In at-fault states, each party covers their own medical costs, while only the at-fault party pays for the injured party’s property damages.

Other Types of Coverage Options

Aside from medical payments coverage, there are some other auto insurance coverages you should know about when purchasing auto insurance for the first time or reviewing your current policy. While the minimum requirements vary by state, check out the following auto insurance coverage options that are available.

Uninsured Motorist Coverage

Not every driver is insured, even though driving without insurance is illegal in every state except New Hampshire and Virginia. For that reason, we recommend acquiring uninsured/underinsured motorist coverage, which will reimburse you for your damages in accidents with uninsured or underinsured drivers, and hit-and-runs.

Collision Coverage

Collision coverage will pay for your property damages in an at-fault accident, including damages from potholes or rolling cars.

Comprehensive Insurance

Comprehensive coverage pays for property damages from events other than collisions, such as car vandalism, auto theft, or weather-related incidents like hail, sinkholes, and floods. If your car gets damaged in a natural disaster, for example, comprehensive coverage would come in handy.


Collision and comprehensive coverage have deductibles, amounts you’d have to pay for covered claims before your insurance company pitches in.

Accidental Death and Dismemberment (AD&D) 

Another supplemental coverage option is accidental death and dismemberment (AD&D), which would come into play if you died or had a permanent impairment. If you were left with a permanent impairment as a result of a car accident — such as losing a limb, speech, or sight7 — you would receive financial compensation for your care. Likewise, if there is a death from an automobile accident, your family receives compensation for the death and funeral costs, and any other financial obligations post-death.8


Medical payments coverage is the lesser-known cousin to personal injury protection, and we recommend purchasing PIP if possible. Otherwise, you won’t get reimbursed for lost wages or child care costs resulting from a car accident. To avoid paying out of pocket, buy as much coverage as you can afford. While you may pay more for auto insurance now, if you have an accident you won’t pay as much later on.

If you’re looking to save money on car insurance rates, get a car insurance quote. You’ll save money if you’re a good driver with a good driving record, or if you bundle your auto and home insurance, or health plan. Compare auto insurance quotes from different providers to find the lowest car insurance coverage costs. You can also learn more about filing an insurance claim with any company.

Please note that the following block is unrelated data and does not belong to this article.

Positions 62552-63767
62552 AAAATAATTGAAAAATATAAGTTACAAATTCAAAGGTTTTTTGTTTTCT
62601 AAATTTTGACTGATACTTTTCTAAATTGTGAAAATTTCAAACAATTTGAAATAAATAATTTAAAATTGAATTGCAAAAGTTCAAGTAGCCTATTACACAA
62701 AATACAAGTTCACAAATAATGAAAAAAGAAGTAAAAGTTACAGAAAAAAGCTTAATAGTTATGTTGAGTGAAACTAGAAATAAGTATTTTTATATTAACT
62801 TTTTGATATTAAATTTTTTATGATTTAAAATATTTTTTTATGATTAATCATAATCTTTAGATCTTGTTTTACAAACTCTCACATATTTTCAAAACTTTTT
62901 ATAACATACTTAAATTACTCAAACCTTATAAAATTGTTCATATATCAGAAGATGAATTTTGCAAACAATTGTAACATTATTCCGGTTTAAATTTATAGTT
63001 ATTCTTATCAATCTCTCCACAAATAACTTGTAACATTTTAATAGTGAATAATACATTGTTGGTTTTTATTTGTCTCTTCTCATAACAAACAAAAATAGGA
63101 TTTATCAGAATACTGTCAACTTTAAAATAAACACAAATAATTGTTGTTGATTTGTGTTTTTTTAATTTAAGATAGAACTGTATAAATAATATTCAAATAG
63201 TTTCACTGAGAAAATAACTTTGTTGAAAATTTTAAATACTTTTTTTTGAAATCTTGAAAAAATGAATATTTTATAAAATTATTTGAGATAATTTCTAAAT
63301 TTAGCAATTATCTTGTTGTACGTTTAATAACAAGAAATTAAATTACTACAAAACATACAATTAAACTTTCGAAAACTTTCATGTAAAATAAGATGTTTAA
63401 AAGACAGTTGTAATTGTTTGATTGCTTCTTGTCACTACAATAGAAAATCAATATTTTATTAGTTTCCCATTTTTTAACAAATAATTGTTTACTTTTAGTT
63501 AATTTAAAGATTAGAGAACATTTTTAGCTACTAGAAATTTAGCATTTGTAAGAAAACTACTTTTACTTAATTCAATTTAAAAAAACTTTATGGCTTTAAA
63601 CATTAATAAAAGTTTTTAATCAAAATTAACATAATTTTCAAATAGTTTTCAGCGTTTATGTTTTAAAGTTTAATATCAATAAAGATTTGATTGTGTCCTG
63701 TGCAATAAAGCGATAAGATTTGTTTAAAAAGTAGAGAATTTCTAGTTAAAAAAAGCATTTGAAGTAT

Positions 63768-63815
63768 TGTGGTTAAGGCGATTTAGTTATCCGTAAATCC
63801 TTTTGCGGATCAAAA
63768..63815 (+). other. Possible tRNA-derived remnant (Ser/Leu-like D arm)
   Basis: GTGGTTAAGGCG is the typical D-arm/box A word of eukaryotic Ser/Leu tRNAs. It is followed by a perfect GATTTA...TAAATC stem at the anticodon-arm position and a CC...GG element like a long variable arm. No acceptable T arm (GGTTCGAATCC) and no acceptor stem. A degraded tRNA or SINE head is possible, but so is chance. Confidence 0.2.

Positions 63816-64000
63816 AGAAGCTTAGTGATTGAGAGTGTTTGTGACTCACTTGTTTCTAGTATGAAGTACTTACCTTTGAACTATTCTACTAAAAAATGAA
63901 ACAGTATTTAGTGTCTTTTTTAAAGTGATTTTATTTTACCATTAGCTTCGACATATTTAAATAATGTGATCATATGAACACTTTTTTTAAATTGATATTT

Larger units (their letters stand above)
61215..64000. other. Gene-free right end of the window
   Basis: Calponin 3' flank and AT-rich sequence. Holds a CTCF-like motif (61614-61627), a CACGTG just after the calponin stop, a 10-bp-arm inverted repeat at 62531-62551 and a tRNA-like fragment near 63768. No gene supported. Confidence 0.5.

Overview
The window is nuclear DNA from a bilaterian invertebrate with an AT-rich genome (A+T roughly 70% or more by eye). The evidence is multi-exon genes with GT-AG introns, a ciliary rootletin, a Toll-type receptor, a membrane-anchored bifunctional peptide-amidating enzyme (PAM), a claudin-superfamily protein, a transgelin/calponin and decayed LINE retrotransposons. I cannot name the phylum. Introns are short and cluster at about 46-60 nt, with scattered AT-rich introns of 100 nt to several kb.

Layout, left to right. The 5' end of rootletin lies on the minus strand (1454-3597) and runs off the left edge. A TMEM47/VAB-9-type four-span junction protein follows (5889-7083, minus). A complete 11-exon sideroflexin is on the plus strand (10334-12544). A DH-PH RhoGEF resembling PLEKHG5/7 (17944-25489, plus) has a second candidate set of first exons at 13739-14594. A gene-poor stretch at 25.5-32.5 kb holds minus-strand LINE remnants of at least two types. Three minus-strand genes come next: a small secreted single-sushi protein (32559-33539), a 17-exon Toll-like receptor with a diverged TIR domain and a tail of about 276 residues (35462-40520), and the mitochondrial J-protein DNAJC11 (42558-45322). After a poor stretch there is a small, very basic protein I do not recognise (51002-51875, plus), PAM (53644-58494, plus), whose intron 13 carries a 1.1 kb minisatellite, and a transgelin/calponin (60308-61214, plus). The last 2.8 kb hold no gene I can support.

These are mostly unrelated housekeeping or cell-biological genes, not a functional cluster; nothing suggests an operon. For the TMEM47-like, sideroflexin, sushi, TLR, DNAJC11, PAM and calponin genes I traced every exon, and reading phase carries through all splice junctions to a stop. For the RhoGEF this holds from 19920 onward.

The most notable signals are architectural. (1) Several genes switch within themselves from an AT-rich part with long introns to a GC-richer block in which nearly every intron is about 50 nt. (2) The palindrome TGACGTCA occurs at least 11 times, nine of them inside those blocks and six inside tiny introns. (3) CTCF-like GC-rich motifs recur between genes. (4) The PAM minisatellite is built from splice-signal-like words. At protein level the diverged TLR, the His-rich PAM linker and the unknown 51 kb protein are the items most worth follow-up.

Frequently Asked Questions

Learn more about medical payments coverage, which is often confused with personal injury protection.

What does medical payments coverage insure?

For car insurance, medical payments coverage pays for these expenses in the event of a car accident:

  • X-rays
  • Surgery
  • Prostheses
  • Professional nursing
  • Health coverage deductibles and copays
  • Emergency medical technician fees
  • Doctor and hospital visits
  • Ambulances

Does my car insurance cover medical expenses?

Your car insurance only covers medical expenses if you have bodily injury coverage, medical payments coverage, or personal injury protection. However, bodily injury coverage only applies to the other party’s medical payments coverage, not yours. To get reimbursed for your own medical expenses, you need either medical payments coverage or PIP.

What is the difference between bodily injury coverage and medical payments coverage?

The difference between bodily injury and medical payments coverage is bodily injury coverage applies to the other party’s medical costs, while medical payments coverage applies to your medical costs.

What is the difference between medical payments coverage and personal injury protection?

The difference between medical payments coverage and personal injury protection is medical payment coverage does not include coverage for lost wages or child care, unlike PIP. Additionally, PIP is used in no-fault states, while medical payments coverage is used in at-fault states.


  1. Insurance Required by Law. Bureau of Insurance. (2022).

  2. Automobile Insurance Guide. PA Insurance Department. (2008, Mar).

  3. Your Guide to Understanding Auto Insurance in the Granite State . State of New Hampshire Insurance Department.

  4. MEPS Insurance Component Chartbook 2020. Medical Expenditure Panel Survey. (2021, Dec).

  5. Health Insurance Premiums, Deductibles, Copays and Coinsurance. (2020, Nov).

  6. What Is Medical Payments Coverage? Allstate. (2017, Nov).

  7. AD&D and Accident Insurance University of Wisconsin System. (2022).

  8. Accidental Death Coverage Direct Auto Insurance. (2022).